pronounciation of this stuff is very important to me and I take pride and trying to do it the best I can.

Thank you, my mind has just been blown. LOL

~Dave

    Bookmark   January 25, 2013 at 8:14PM
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jimbobfeeny(5a IN)

I say "MAY-pull".

On another note, which syllable(s) do you emphasize?

-tack-SOH-dee-um

-tack-soh-DEE-um
and so on

Just to prolong the discussion and make it even more difficult..

    Bookmark   January 25, 2013 at 8:15PM
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drdna(4b)

"Win-GAR-dium levi-O-sa"

Dan

    Bookmark   January 25, 2013 at 11:38PM
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maple_grove_gw

The discussion reminds me of a story from my grad school days. One of the professors was an Asian fellow named Dr. Hu. When he first introduced himself he pronounced his name "Dr. Hugh", and that was how I subsequently referred to him. One day when talking about him with several of the other students, I was asked why I said his name that way since everyone else pronounced his name "Dr. Who". When I replied that that was how he himself pronounced his name so it had to be correct, I was informed that he only said it that way because of his accent. I thought this was a very funny statement but the other student was in earnest, the implication being that since I do not speak with a Chinese accent I should say the name the right way, "Dr. Hu". To this day, it still makes me chuckle to think of the student who believed that Dr. Hu prounced his own name wrong.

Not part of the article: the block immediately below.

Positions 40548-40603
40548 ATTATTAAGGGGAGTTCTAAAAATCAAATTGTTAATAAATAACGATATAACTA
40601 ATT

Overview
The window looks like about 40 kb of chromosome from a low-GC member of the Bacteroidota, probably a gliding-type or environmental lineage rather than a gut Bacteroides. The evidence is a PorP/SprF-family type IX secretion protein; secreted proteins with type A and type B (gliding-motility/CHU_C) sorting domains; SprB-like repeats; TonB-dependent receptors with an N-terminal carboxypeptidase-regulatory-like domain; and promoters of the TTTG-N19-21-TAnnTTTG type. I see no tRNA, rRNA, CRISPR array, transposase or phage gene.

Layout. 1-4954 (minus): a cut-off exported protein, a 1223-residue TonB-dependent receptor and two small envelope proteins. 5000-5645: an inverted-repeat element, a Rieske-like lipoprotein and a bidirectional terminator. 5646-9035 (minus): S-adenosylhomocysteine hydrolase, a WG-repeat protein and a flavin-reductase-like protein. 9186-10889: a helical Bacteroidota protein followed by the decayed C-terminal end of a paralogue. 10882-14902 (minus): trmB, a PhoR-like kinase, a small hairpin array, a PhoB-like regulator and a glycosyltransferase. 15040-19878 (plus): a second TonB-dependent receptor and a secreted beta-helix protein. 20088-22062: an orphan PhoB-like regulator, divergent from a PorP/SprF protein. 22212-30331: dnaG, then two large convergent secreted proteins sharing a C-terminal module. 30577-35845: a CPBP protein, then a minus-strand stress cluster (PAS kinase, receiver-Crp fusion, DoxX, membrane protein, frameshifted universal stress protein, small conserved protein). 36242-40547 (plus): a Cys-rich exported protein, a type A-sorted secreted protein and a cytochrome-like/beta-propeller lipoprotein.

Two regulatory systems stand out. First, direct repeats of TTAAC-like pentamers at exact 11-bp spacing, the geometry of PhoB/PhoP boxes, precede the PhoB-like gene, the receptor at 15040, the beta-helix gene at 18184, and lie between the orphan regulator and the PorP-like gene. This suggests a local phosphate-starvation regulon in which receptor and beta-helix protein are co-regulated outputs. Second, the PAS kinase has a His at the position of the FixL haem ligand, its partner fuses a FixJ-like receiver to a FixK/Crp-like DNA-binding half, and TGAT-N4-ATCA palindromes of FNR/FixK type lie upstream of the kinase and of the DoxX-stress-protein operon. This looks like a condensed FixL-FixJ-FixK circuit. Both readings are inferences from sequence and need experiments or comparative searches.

Alex

    Bookmark   January 28, 2013 at 10:39AM
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pineresin

Maybe Dr. Hu mispronounced his name deliberately so people wouldn't think he was a Time Lord?

;-)

    Bookmark   January 29, 2013 at 7:07PM
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dlbk(6a)

I was looking at a nootkatensis at a nursery last week, labeled as Chamaecyparis. Wouldn't a nursery be aware of the name change to Cupressus, 3+ years later?

I tend to be a bit fanatical about pronoucing the latin correctly and always heard 'Chamaecyparis' pronounced: 'Kam ee SIPP a ris' as opposed to 'Kam ay kipper iss'. There's an audio @ the hort.uconn.edu site that also pronounces it like the former. Perhaps both ways are correct? Never a dull moment when it comes to linguistics.

    Bookmark   May 31, 2014 at 3:44AM
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unprofessional(5)

On our first date, my wife called me out on pronouncing Clematis incorrectly. Figured I might as well keep her around after that.

    Bookmark   May 31, 2014 at 6:33AM
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hairmetal4ever(Z7 MD)

I have a habit of saying things incorrectly...that comes from reading a lot more than I listen. In other words, I see a lot of words in print, that I cannot recall ever having heard them pronounced by someone.

Then someone, usually my wife, eventually corrects me. I guess I need to get out more.

    Bookmark   May 31, 2014 at 11:11PM
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davesconifers

LInk

Here is a link that might be useful: Thuja

    Bookmark   June 1, 2014 at 1:09PM
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pineresin

"I was looking at a nootkatensis at a nursery last week, labeled as Chamaecyparis. Wouldn't a nursery be aware of the name change to Cupressus, 3+ years later?"

Regrettably, not necessarily. It commonly takes the nursery industry anything from 20-50 years to catch up with the results of botanical research. Basically, it seems you have to wait for the old-timers to retire and be replaced by new staff at the top.

Resin

    Bookmark   June 1, 2014 at 7:27PM